Before passing, the skipper tried raising the tow boat's captain several times on channel 16. No answer. He then switched to channel 68, but again, his calls raised only silence. He tried signalling, but the steady drone of the massive diesels drowned out his feeble air horn.

The skipper threw the helm over, kicked the throttle forward, and began inching past the line of elephantine barges. When he was abeam of one of the barges, his boat and the barge began mysteriously edging toward each other. He manoeuvred to give it more room and abruptly grounded. The larger vessel scraped the side of his sailboat's hull doing considerable damage.

When his VHF and whistle signals went unanswered, the impatient skipper should have waited for open water before attempting to pass. Many canals were designed years ago by engineers who obviously never anticipated today's mammoth tow boats and barges. The sailboat and barges began "mysteriously" edging toward each other because of the inevitable suction created by the deep draft tow boat and barges moving through the shallow, narrow canal. One former tugboat captain said he has seen the water level drop as much as a foot in narrow canals, as water was pulled into the tug's prop. But while this phenomenon is a fact of life for towboat captains, it can certainly be a surprise to skippers of small boats.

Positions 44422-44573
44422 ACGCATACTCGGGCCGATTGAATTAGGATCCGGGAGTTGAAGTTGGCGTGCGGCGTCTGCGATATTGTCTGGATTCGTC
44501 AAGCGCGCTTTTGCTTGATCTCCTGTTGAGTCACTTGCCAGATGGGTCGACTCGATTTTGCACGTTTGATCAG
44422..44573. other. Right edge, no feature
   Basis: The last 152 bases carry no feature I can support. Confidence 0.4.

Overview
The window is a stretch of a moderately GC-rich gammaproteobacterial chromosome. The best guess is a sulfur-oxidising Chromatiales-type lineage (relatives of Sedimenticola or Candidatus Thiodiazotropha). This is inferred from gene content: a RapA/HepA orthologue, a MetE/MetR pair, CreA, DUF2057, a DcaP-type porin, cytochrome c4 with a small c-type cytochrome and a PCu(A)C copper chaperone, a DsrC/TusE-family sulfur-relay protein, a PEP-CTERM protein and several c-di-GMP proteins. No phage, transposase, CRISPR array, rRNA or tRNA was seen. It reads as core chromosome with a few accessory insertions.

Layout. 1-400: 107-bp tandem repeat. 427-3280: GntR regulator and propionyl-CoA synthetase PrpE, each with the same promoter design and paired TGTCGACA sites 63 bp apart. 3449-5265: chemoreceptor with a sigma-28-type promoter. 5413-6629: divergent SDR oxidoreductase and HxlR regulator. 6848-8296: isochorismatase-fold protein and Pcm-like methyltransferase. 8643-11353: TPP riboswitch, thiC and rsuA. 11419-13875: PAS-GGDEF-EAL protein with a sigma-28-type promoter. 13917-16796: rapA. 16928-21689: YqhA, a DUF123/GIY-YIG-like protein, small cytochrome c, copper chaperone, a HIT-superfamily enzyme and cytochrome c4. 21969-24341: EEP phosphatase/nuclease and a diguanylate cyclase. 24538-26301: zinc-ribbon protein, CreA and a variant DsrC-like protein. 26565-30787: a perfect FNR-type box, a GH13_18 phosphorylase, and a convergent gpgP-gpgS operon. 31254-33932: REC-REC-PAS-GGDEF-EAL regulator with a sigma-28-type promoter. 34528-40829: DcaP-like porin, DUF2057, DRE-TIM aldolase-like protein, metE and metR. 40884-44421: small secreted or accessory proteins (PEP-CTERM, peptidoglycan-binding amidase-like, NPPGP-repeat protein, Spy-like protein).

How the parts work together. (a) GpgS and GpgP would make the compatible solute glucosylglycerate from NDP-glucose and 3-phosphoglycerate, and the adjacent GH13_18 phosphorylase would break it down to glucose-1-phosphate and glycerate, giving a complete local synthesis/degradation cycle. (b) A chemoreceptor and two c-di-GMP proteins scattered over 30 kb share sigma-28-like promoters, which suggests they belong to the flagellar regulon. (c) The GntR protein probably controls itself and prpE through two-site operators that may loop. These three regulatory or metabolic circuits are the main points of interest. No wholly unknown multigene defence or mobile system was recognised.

Tow boat captains are familiar with manoeuvring in restricted waters and the sailboat skipper was correct to have tried to raise him on the VHF before passing. His mistake was trying to raise the skipper on channel 16; tow boat and most other commercial captains do their communicating on channel 13.

Rivers and Currents